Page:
LG agrees to pay Microsoft royalties for every Android device it sells

The Microsoft Tax is in the news again. Following in the footsteps of HTC, Acer, and Samsung, LG has just signed a patent licensing agreement with Microsoft. Translation? LG will pay Microsoft a ‘tax’ for each and every Android device (be it phone or tablet) it will sell from now on. The reason being Microsoft’s extensive patents, of course.

Basically Microsoft is taking a different approach than Apple. While the latter is busy suing Android makers around the world, trying to get their products banned from sale, Microsoft is open to licensing the use of its patents. That, ironically, means that the more Android devices some companies sell (those who entered into agreements with Microsoft), the more money Microsoft makes.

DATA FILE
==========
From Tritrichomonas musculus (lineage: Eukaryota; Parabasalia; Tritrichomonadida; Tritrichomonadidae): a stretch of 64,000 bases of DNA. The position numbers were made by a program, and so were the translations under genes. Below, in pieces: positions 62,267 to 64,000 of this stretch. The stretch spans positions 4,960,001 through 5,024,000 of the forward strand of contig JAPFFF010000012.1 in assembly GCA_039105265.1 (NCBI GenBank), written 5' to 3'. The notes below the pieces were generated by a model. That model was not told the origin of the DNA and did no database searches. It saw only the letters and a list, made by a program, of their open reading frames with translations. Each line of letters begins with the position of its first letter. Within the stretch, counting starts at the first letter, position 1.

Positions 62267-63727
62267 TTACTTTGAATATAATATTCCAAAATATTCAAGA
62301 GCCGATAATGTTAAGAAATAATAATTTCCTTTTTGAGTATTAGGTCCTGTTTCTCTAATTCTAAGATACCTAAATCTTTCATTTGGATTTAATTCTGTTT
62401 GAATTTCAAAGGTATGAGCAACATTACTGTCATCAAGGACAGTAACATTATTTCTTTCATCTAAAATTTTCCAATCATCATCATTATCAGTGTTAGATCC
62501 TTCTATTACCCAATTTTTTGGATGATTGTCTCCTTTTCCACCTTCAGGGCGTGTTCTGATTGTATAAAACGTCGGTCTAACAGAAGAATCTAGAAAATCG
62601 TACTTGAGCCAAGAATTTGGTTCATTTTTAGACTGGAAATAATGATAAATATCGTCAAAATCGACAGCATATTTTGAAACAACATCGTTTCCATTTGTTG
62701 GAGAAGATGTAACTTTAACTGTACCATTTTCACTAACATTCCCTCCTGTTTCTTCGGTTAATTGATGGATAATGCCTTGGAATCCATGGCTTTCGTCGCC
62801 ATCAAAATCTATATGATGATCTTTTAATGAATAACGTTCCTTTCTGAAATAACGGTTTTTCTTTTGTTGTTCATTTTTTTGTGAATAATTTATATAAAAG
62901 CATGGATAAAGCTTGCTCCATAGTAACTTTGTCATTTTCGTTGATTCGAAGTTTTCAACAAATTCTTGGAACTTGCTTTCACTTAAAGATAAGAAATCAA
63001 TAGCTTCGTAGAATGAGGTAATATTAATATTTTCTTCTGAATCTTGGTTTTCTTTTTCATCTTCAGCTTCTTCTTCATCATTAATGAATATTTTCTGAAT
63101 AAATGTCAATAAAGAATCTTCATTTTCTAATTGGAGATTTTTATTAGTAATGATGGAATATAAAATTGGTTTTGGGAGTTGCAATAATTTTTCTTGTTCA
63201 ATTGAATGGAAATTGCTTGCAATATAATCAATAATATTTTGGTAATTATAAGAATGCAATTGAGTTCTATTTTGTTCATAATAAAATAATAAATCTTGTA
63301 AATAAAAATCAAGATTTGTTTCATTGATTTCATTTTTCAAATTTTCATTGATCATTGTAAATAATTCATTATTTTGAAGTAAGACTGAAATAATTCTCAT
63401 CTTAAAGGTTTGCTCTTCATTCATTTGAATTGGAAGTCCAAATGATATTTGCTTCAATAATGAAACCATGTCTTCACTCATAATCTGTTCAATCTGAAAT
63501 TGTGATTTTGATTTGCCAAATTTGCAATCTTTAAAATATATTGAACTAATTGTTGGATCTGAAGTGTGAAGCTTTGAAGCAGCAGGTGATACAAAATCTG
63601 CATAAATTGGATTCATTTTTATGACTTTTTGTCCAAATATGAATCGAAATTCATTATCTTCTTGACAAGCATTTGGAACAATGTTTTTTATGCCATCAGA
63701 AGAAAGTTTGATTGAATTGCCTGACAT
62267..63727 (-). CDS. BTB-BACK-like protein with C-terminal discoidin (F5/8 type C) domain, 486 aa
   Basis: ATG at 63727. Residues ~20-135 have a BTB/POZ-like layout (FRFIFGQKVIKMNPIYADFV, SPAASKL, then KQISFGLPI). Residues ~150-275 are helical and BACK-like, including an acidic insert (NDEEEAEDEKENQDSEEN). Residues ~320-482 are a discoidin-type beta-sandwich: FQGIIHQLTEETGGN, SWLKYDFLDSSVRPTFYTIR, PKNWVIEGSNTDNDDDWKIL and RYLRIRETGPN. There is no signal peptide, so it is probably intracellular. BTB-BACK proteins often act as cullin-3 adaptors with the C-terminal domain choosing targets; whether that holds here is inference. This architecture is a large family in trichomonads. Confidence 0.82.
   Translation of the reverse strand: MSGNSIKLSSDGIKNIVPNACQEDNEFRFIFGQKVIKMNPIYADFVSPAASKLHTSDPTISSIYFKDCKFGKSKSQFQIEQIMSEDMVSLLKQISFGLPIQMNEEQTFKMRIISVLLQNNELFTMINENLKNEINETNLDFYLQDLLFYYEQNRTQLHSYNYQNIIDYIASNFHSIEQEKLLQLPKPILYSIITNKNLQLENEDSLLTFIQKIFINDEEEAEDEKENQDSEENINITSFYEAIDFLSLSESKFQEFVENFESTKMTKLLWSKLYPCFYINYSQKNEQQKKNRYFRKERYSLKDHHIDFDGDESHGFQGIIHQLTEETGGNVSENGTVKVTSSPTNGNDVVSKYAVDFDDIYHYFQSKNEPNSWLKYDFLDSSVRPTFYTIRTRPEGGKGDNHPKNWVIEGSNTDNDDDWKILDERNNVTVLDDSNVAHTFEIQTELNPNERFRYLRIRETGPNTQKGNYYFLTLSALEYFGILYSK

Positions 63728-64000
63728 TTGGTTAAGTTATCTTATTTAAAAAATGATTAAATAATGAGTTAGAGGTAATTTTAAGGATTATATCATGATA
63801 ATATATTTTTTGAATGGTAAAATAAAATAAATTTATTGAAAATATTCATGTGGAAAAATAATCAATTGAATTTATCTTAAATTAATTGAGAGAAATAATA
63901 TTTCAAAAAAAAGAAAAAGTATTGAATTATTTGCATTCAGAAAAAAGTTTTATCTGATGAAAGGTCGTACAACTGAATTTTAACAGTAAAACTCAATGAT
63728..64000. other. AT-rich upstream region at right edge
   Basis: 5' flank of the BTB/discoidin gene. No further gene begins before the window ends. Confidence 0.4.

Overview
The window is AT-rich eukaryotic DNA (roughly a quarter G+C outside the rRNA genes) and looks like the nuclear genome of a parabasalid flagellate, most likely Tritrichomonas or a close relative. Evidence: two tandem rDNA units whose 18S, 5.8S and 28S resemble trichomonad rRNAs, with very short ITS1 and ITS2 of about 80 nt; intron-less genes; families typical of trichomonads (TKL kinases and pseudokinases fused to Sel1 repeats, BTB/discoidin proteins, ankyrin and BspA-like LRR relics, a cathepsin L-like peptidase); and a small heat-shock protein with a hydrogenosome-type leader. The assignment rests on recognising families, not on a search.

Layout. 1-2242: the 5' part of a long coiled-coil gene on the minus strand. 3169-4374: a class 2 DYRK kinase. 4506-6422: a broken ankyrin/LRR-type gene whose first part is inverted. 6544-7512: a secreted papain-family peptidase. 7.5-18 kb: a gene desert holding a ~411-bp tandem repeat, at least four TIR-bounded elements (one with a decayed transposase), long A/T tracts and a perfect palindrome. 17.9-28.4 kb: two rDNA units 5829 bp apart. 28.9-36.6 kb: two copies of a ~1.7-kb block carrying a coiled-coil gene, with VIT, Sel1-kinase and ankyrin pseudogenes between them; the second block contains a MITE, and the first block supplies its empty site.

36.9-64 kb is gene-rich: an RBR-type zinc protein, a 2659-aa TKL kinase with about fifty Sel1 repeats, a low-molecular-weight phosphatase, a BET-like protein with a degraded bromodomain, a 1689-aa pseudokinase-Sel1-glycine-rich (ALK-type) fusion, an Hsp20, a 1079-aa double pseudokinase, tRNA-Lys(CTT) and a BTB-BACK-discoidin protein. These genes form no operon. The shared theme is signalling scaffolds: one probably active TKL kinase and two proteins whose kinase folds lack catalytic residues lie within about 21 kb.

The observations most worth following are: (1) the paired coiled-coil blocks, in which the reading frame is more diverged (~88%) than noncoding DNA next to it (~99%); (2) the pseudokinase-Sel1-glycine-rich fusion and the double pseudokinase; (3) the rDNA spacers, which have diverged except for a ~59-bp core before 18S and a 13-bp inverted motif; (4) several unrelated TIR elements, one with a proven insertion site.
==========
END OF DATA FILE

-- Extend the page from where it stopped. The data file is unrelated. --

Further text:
Yes, it’s a twisted world, but that’s just the way it is. As for any details, they were, as they always are, secret. So we don’t know exactly how big that Microsoft Tax is. We can however estimate that it won’t have any visible effect on the pricing of high-end and midrange LG Android devices. However, when speaking about low-end offerings, the situation gets more complicated, for this patent fee may turn out to be a significant percentage of such a device’s cost. That could, in time, mean that similarly-specced Android smartphones won’t be sold as cheap as competing products.

However, again ironically, Microsoft isn’t taking advantage of this yet, for its Windows Phone mobile operating system only runs on upper-midrange handsets as of now. Perhaps in a few months we’ll see more affordable Windows Phones, running the rumored Tango release of the OS.

In the press release that announces Microsoft’s agreement with LG, the Redmond-based company boasts that over 70% of Android smartphones sold in the US are “receiving coverage under Microsoft’s patent portfolio”. Translation: over 70% of Android smartphones sold in the US are generating revenue for Microsoft. That’s an interesting situation to be in.

Author: Vlad Bobleanta

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